Sunday, July 13, 2008


Those of us wretchedly situated as monoglots in the Anglo-phone world have the privilege of reading three new Nancy titles this year, two of them published in April and the third to be published in October — all of them brought to us, somewhat surprisingly, by Fordham University Press.

For me the most exciting title of the three is Dis-Enclosure: The Deconstruction of Christianity. Nancy visited Buffalo two years ago, shortly after this title was published in France and, naturally, in French. He addressed many of the issues raised in the book and I've been waiting since for it to come to those of us without French. At long last, here 'tis:

Perhaps democracy, since Athens, has been nothing other than the renewed aporia of a religion of the polis, capable of renewing the succession of or indeed replacing (if either of these words is appropriate …) those religions from before the polis, those religions that, by themselves, created both social bonds and government. Athens itself, then Rome, and then the sovereign modern state have, each in turn, renewed this aporia (4).

Nancy's work has been immensely useful to me in the past, particularly his work around finitude. But I often find myself unsatisfied with his critique of Marx, a critique which, each time I read it, comes to me as somewhat reductive and incomplete. But there is the following crucial passage from Innoperative Community which leans heavily on Marx:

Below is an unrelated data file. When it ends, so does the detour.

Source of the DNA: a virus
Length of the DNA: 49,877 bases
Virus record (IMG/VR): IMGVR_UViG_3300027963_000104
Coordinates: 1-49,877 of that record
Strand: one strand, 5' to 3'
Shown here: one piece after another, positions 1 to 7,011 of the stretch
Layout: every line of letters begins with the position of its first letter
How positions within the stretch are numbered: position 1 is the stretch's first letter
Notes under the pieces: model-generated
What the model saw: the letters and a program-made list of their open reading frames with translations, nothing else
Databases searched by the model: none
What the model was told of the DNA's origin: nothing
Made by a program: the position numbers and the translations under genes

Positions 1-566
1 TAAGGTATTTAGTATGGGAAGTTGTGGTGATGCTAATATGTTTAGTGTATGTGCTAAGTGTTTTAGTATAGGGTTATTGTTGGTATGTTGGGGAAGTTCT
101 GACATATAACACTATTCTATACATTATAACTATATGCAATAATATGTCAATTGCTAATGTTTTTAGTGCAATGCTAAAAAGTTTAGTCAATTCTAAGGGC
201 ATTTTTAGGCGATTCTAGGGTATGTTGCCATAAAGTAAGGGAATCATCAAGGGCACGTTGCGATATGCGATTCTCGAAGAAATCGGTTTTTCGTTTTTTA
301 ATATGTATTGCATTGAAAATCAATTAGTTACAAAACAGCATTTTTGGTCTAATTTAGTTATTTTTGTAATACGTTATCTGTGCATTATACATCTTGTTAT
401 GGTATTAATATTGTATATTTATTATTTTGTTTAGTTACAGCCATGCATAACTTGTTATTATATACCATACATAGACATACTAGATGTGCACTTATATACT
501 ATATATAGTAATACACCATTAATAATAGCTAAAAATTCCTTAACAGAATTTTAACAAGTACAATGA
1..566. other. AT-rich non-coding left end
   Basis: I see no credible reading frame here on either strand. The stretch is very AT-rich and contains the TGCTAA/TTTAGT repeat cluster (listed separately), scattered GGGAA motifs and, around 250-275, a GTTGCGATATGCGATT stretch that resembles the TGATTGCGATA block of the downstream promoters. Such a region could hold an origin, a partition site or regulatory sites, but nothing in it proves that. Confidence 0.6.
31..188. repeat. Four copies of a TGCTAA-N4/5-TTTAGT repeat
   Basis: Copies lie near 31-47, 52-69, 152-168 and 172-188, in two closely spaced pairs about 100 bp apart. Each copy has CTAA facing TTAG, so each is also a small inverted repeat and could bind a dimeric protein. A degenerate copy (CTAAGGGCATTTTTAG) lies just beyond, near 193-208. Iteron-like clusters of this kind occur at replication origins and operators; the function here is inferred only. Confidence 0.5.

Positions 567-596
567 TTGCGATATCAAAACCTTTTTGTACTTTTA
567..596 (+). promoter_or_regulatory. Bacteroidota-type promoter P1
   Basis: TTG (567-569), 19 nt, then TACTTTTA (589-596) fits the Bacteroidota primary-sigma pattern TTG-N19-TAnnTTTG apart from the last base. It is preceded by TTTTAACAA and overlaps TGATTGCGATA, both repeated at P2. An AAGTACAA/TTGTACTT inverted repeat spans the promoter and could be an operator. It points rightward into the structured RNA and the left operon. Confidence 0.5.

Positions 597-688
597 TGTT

... the totality of community — by which I understand the totality of community resisting its own setting to work — is a whole of articulated singularities. Articulation does not mean organization. It refers neither to the notion of instrument nor to that of operation or work. Articulation has nothing to do, as such, with an operative system of finalities — although it can no doubt always be related to such a system or be integrated into it. By itself, articulation is only a juncture, or more exactly, the play of the juncture: what takes place where different pieces touch each other without fusing together, where they slide, pivot, or tumble over one another, one at the limit of the other — exactly at its limit — where these singular and distinct pieces fold or stiffen, flex or tense themselves together and through one another, unto one another, without this mutual — which always remains, at the same time, a play between them — ever forming into the substance or the higher power of a Whole. This is why a whole of singularities, which is indeed a whole, does not close in around the singularities to elevate them to its power: this whole is essentially the opening of singularities in their articulations, the tracing and the pulse of their limits.
Here I would ask precisely if and how these singularities shape one another through their articulations — that is, across time and as they encounter one another over and over again, do they not change? Are they not transformed and perhaps even constituted as subjects (if they are singular beings) by way of this play, through their articulations? And this movement across time, the temporal dimension of this play, isn't this the movement of history itself?

What runs throughout the entire body of Nancy's work is an ongoing critique of totality, immanence, the absolute. As ever, good times.